I've been slightly under the weather for the last week, which means, of course, soup, self-pity and comfort reads. Rather than my traditional winter-sniffles re-re-re-read of the Belgariad, I thought I'd go wandering around the historical romance category. That is: duchess porn.At Pornokitsch, Jared Shurin expresses appreciation for "5 things in historical romance I wantonly desire to see in epic fantasy," and commenters suggest where to find them. At the Journal of Popular Romance Studies, similarly meta yet more searching questions arise. [more inside]
“It isn’t just the crazy cat ladies, although they’re there in droves. It’s the six year-olds chanting the name of their favourite cats. It’s the hipsters there smoking cigarettes, hip-hop dudes, country dudes… It is the kind of thing where you have to learn to make everybody happy,”
The Ballad of the Unpaid Intern. Not That Kind of Secretary. The Home Economics of Domestic Workers. Parts of Grace Bello's series Women's Work on how popular culture depicts working women. Via.
Feminist Frequency is a videoblog by Anita Sarkeesian that critiques pop-culture from the perspective of a feminist geek. She explains her approach in this video. Among the topics she's covered in her videos are fembots, the boy's club veneer of file sharing sites and gendered toy ads. Sarkeesian has recently started to make a series of videos for Bitch Magazine called Tropes vs. Women, about "the reoccurring themes and representations of women in Hollywood films and TV shows." So far there are four episodes: The Manic Pixie Dream Girl, Women in Refrigerators, The Smurfette Principle and The Evil Demon Seductress.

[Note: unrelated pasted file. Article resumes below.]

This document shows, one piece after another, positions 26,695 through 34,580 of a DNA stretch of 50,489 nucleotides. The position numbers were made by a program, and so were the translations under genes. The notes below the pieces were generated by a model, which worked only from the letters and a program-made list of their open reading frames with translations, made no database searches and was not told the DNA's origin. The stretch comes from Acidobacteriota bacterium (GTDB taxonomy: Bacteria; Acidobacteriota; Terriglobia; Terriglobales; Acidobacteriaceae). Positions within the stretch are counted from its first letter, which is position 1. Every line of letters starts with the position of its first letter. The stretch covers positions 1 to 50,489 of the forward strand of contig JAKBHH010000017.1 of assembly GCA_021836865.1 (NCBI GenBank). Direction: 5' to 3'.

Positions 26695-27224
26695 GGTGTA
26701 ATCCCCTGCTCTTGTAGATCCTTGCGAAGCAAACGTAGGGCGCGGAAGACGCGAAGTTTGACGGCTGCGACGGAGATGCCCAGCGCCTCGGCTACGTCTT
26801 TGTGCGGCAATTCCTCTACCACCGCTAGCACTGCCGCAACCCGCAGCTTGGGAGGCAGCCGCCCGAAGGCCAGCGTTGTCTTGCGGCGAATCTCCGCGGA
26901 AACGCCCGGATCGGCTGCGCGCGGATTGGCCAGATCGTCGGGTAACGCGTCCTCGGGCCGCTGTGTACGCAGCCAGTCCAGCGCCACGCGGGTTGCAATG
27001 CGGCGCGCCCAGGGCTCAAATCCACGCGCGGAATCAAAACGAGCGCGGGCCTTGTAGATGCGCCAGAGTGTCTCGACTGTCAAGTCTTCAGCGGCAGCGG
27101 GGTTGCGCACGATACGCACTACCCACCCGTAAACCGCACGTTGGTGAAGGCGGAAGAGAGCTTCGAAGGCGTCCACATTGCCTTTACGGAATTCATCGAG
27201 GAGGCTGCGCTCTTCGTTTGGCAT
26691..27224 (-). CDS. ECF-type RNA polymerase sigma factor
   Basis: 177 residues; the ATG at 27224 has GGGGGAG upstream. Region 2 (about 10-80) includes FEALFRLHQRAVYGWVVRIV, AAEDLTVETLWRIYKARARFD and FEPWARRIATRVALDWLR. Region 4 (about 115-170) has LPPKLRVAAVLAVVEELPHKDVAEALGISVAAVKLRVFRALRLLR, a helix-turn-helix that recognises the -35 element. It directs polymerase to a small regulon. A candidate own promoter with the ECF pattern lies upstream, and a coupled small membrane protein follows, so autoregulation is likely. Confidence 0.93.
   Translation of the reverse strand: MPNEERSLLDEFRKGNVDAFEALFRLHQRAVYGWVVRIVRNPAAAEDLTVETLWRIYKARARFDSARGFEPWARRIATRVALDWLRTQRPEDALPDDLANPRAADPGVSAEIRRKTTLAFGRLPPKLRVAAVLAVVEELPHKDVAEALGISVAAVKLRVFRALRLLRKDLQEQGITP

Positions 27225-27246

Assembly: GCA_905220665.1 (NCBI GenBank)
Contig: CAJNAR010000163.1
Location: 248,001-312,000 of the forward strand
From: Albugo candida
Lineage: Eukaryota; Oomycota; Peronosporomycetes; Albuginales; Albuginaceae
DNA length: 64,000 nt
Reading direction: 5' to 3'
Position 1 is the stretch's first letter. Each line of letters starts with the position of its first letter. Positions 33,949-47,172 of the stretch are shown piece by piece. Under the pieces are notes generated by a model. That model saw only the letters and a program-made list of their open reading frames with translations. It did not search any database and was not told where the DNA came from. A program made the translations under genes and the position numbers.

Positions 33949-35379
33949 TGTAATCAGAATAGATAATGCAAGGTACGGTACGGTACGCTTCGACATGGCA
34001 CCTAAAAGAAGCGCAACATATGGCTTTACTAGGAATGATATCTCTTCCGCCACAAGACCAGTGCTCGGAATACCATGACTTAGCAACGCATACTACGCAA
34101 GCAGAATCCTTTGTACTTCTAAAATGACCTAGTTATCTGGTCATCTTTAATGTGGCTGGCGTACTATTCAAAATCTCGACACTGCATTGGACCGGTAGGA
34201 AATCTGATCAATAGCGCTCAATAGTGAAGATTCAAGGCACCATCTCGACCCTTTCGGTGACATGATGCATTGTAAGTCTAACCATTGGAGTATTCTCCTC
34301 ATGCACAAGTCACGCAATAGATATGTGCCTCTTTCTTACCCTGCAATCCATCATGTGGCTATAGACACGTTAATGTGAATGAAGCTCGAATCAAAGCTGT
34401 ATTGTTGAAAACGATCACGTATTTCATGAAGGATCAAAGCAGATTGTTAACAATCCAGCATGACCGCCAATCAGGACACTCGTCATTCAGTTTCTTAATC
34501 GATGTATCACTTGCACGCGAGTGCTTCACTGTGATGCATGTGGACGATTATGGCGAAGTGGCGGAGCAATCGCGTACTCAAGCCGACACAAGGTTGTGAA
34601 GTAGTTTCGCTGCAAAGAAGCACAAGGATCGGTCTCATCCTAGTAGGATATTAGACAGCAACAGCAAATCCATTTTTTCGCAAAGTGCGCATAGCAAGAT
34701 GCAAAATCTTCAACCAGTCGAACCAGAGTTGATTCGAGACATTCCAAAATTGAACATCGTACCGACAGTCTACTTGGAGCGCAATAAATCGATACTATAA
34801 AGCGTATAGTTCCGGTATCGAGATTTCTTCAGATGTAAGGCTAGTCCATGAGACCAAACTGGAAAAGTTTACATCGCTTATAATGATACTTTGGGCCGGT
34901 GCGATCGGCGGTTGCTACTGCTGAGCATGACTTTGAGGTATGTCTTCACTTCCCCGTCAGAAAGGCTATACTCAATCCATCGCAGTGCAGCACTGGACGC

Dare 2 Share Ministries offers profiles and tips on how to "share your faith" with fourteen different types of friends a teen Christian might have, such as Andy the Atheist, Marty the Mormon, Jenna the Jew, Sid the Satanist, Mo the Muslim and Willow the Wiccan. If none of those strategies work, they also offer articles on how to "use the buzz in current teen culture to initiate God-talk with your friends" by "sharing your faith" through Indiana Jones, Halo 3, Brokeback Mountain, Kung Fu Panda and The X Files.
Dying Speeches & Bloody Murders digitizes over five hundred broadsides owned by the Harvard Law Library, all of them devoted to "last dying speeches"--that is, sensational accounts of crime, punishment, and (fictional) confession, intended to be sold at public executions. The New York State Historical Association has an online exhibition devoted to nineteenth-century American murder pamphlets. You can find a couple of seventeenth-century examples at the Early Modern Web and the Folger Library. Old Bailey Online briefly puts this literature into context. (Main link via C18-L.)
Jump Jim Crow, through the hoops of one Robert Christgau's erudition as he surveys the literature extant in In Search of Jim Crow: Why Postmodern Minstrelsy Studies Matter, through multiple readings of Raising Cain: Blackface Performance from Jim Crow to Hip Hop, Demons of Disorder: Early Blackface Minstrels and Their World and and Love and Theft: Blackface Minstrelsy and the American Working Class. Consider, too, The Minstrel Cycle from Reading The Commitments and other various and sundry attempts to peek inside the minstrel mask—all multiple readings reading blackface minstrels from the pejorative to the explorative, subversive to oppressive, past to future, unfolding tesseractly, if not exactly, with singing, dancing and extraordinary elocutions. Buy your tickets and step within for The Meller Drammer of Minstrelsy in The Minstrel Show 2.0…